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I would be a little suspicious of your employer not being willing to provide you with any documentation on the 401(k) plan, but actually, they are under no legal obligation to do so until you become "eligible" to participate in the plan - which is defined in the plan. At that time, they must provide you with a Summary PLan Description ("SPD") that will explain in layman's language the salient features of the plan, including when and how you may enroll. As long as you had not met the requirements, the plan sponsor was free to change the rules for eligibility to something more restrictive.

A 401(k) plan may be designed to keep employees out of the plan until they've completed one year of service (but no more than one year for purposes of salary deferals - it is possible to restrict eligibility for company match to two years), and if they do, can restrict entry into the plan to twice a year (i.e. no one can be kept out for a period of more than 18 months from date of hire). This used to be common practice, but until very recently, the trend was to shorten the eligibility service period, and enroll employees in the plan faster. The most recent statistics indicate that trend has reveresed, slightly (and I would guess that is because of the costs associated with having more participants in the plan - which in this quasi-recession is an easy thing to reduce by extending the eligibility period out as long as possible). We'll see if this is a long-term reversal of the trend, or merely a blip in the statistics.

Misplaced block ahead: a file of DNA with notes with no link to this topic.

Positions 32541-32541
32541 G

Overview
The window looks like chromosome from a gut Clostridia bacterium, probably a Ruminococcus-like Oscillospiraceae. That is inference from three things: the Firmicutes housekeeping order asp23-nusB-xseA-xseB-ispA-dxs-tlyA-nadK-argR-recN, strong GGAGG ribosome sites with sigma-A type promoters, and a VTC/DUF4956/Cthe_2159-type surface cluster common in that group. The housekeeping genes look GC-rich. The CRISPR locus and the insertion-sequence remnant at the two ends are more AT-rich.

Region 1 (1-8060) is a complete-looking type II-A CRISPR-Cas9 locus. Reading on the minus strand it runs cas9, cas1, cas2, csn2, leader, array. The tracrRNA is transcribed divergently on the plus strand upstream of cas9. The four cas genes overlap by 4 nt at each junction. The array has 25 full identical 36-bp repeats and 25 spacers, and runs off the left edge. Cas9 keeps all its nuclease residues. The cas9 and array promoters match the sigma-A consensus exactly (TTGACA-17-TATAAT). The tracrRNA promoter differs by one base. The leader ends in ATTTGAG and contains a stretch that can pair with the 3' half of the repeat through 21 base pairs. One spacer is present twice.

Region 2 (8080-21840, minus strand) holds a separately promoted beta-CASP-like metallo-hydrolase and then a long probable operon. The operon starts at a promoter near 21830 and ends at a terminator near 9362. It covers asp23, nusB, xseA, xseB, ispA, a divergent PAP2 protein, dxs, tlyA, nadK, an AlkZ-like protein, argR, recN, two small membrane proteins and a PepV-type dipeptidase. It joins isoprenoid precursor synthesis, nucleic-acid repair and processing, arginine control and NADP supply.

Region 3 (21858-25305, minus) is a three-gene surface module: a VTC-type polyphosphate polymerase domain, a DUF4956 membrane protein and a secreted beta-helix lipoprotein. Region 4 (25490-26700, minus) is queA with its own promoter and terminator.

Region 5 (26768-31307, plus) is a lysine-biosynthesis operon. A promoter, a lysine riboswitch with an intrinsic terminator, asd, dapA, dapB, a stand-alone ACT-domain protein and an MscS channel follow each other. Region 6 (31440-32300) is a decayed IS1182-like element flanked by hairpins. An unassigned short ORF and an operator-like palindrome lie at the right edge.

The "we aren't big enough" argument may have some merit - depending on who your employer has engaged to administer the plan. Some 401(k) administrators tier their service level based on the size of a plan - and it is more efficient for some of them to batch enrollments to twice annually than to allow them at any time. Again, technology has made this somewhat less of an issue for larger 401(k) service providers, but smaller firms, or more cost conscious one (margins in the business are slim, and are getting slimmer as the market has retreated) may restrict the features available based on the profitability of the relationship.

I'd press for more information, in writing, so that you can be sure of what the plan provides. You should ask for an SPD (they may or may not give it to you) or obtain one from one of your co-workers who is a participant.
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